When I meet my Maker, don’t view this as a tragedy

Dad called me his “happy girl,” so let me go out that way
I want to leave them laughing as I reach my judgment day

Copyright © Carolyn Devonshire | Year Posted 2011

Details | Carolyn Devonshire Poem |

Gathering of the Golden Girls - Soup Convention

Four “Golden Girls” seated at a table
Grey streaks our hair, but minds remain stable
     Convention is underway
     Michael has something to say
He opens our meeting with a fable
 
It’s about a tortoise that beats a hare
Some of the “fast writers” begin to glare
     Joyce, Francine and Barbara know
     It takes time for verse to grow
We’re the queens of rewriting; this we swear
 
Iolanda’s introduced to read her book
“Lava of my Soul,” no gobbledygook
     We’re mesmerized by each line
     At the end we toast with wine
Joyce says, “Now those words took some time to cook.”
 
It’s Karen’s turn to read “Silent Whispers”
We see tears falling into John’s whiskers
     “Tears of joy,” Francine exclaims
     For Karen’s Best Seller fame
Applause rings out from grateful listeners
 
After the “meet and greet” it’s nearly dawn
The crowd starts to thin as our comrades yawn
     Joyce, Francine call it a night
     But Barbara still sits upright
We two remain when most others are gone
 
One poet called us “Late Night Cockroaches”
This indignity did not encroach us 
     We call ourselves “LNCs”
     Awake in wee hours with ease
Waiting for our princes to approach us
 
That’s when the James Brothers draw near
Peranteau and Fraser, to make it clear
     With two erotic writers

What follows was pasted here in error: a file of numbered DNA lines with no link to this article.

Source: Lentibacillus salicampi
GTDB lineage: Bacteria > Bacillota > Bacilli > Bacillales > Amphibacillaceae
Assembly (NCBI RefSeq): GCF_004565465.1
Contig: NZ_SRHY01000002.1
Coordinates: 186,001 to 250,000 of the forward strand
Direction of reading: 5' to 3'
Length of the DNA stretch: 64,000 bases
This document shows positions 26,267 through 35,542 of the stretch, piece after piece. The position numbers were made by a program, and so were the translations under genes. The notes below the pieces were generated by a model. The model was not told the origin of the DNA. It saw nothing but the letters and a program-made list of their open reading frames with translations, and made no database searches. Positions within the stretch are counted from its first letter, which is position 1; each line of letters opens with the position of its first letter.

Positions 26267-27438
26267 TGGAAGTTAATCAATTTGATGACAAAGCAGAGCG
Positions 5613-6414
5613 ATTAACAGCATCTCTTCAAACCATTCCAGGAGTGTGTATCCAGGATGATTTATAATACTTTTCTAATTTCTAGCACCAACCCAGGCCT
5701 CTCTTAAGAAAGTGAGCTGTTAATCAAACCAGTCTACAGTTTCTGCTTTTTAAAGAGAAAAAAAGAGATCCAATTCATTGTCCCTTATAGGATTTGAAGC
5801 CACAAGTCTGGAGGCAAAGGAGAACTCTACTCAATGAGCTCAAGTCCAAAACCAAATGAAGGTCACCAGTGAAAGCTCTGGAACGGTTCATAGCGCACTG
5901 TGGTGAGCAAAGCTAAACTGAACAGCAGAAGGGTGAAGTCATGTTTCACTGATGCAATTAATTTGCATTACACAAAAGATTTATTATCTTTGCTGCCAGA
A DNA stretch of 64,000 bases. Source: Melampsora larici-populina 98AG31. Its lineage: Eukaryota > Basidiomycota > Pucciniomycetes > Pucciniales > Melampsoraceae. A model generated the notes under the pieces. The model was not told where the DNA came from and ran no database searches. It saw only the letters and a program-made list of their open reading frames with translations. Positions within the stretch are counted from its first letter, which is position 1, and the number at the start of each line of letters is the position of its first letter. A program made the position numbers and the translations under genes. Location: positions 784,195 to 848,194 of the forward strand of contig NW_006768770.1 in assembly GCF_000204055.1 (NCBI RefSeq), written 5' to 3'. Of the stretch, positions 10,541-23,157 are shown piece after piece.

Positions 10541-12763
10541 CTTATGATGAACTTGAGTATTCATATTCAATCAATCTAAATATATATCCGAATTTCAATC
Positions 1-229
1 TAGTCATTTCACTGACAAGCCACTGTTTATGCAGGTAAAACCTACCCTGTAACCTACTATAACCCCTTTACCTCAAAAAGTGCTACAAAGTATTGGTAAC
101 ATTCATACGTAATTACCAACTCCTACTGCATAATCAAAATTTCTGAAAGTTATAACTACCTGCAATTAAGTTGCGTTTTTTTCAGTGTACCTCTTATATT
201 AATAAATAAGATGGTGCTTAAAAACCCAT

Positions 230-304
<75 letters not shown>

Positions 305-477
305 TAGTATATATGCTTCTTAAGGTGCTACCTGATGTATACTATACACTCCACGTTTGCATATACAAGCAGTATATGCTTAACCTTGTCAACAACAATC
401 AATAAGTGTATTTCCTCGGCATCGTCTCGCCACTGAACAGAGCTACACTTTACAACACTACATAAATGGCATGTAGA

LNCs pull “all nighters”
Knowing that we can propose; it’s Leap Year!
 
 
*Entry for Michael’s “A Table of Four” contest
At my table: Carolyn Devonshire
Joyce Johnson
Francine Roberts
Barbara Gorelick
 


Copyright © Carolyn Devonshire | Year Posted 2011

Details | Carolyn Devonshire Poem |

Halloween's Headless Horseman

One Halloween night when I was five
Rain pelted city streets, we stayed inside

Dad lit the Jack-o-lantern candle
Told us the tale of a famous vandal

One “Headless Horseman” in Sleepy Hollow
‘Twas Ichabod Crane he chose to follow

Crane ran breathlessly, was terrorized
(At this point my father’s eyes looked wild)

Thundering behind him through the forest
The hooves of a horse and a rider headless

Carrying a sword to strike Ichabod
(Dad grabbed a spatula, swung it like a rod)

Not just we children but our mother too
Gasped at the thought of Ichabod pursued

High winds cut off our electrical power
As in our kitchen three children cowered

Orange light from the pumpkin’s evil eyes
Showed Dad seemed to have dematerialized

The youngest, I felt something run through my hair
I screamed aloud in horror and despair

The lit pumpkin fell from table to floor
Darkness as I ran through the kitchen door

Leaping into bed, pulling up the sheets
Dad snuck into my room, whispered, “Trick or treat”

So if you think I am a drama queen
Please realize that it’s all in my genes



Happy Halloween!

Copyright © Carolyn Devonshire | Year Posted 2010

Details | Carolyn Devonshire Poem |

Priorities Viewed by a Dying Man

Death be not proud but humble with strife
Old man flicks ashes, has one last choke
‘Tis nothing to fear, just the nature of life
 
Many passed before him, cut off like a knife
They fester in his memory with this his final smoke
Death be not proud but humble with strife

In youth there were ladies, his courtships were rife 
But never a vow, no promises he spoke
‘Tis nothing to fear, just the nature of life
 
He lived wild and free, never seeking a wife 
Much wealth he acquired, never to be broke 
Death be not proud but humble with strife

He failed to see beyond the edge of gold’s knife
Shared nothing, loved no one, found no comforting cloak 
‘Tis nothing to fear, just the nature of life
 
Tonight he wishes that he should have changed his life
He snuffs his candle, knows he’ll not feel heaven’s stroke
Death be not proud but humble with strife
‘Tis nothing to fear, just the nature of life


by Carolyn Devonshire
Written June 5, 2010

Copyright © Carolyn Devonshire | Year Posted 2010

123